Ysgol Coed Menai school, Bangor, closure plan is backed
Councillors have backed plans to close a special needs school in Gwynedd.
Ysgol Coed Menai near Bangor - formerly called Ysgol Treborth - provides education for pupils who have social, emotional and behavioural problems.
Gwynedd council said it had developed plans to support the pupils at local schools, and in a new smaller unit.
But former head teacher Wil Parry Williams said earlier on Thursday that pupils' education would suffer.
He argues that the school should go back to being residential because it would offer a better quality of life, which smaller day units could not match.
"I felt a mix of disappointment, heartache and sadness when I heard the place was to close and feel it has been left to run down," he told BBC Radio Cymru.
Lack of use
He said children with chronic needs needed residential care to develop properly because it provided them with a stable environment.
"The decision to close is the wrong one and may result in children who have serious behavioural problems having to be found places at private schools, which will prove expensive," he added.
A Gwynedd council spokesman said the school stopped being a residential facility in 2003 because of a lack of use, and the plans to close the school came from a recently adopted "county-wide inclusion strategy" to improve the support available.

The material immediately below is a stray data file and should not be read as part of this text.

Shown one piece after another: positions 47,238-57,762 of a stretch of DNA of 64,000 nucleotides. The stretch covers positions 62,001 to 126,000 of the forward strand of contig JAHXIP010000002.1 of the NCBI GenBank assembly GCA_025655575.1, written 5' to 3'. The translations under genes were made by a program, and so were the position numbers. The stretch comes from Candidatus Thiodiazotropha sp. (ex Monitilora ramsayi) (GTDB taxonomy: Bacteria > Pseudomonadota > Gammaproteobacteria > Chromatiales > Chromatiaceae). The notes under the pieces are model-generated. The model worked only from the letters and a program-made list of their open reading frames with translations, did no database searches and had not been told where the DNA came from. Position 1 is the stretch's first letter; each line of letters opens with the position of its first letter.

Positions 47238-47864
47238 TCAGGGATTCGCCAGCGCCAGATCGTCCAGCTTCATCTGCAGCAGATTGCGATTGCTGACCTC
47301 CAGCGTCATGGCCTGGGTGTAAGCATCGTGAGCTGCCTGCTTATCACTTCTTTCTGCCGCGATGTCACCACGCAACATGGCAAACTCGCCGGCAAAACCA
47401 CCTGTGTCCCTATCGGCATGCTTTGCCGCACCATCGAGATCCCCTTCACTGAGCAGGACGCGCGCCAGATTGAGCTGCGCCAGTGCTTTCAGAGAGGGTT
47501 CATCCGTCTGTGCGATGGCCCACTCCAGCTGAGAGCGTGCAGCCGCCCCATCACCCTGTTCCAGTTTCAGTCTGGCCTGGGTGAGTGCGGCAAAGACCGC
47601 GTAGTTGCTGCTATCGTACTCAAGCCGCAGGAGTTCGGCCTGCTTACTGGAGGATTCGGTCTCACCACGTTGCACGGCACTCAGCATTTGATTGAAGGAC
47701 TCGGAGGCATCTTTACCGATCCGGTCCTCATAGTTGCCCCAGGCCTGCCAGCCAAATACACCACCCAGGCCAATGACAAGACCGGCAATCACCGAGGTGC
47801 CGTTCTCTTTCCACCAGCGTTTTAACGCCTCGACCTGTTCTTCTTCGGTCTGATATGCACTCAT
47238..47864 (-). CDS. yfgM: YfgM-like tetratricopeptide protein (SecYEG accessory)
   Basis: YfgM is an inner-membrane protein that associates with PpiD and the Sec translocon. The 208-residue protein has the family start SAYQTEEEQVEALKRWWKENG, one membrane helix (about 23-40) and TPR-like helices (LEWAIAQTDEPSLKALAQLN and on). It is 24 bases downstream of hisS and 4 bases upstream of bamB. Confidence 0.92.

"The improvements which will be implemented will ensure better support for these pupils in their local school," he said.
"In addition, a new specialised unit will be established for September 2012 for the small number of pupils with severe behavioural and emotional problems."
The spokesman said there were 24 pupils who required "such support" at Ysgol Coed Menai, 10 of whom lived in Gwynedd.
But he added: "We anticipate that only four of these pupils will need educational support for complex emotional and behavioural difficulties from September 2012.
"The remaining 14 pupils come from Conwy and Anglesey, and the education departments of both councils have confirmed that they will not be sending pupils to Ysgol Coed Menai from September onwards."
Andrew Wilson, the head of additional learning needs services with Conwy Council, said the authority was aware of the plans for the school "currently housed in a listed building in poor condition".
"Consequently, we have been planning to make available a full range of alternative and appropriate provision to meet the needs of these young people within Conwy County. This provision will be in place by September 2012," he said.
Anglesey council added it was "currently considering various options in relation to alternative provision on the island".
The closure plan will be referred to the Gwynedd Council Board for the final decision.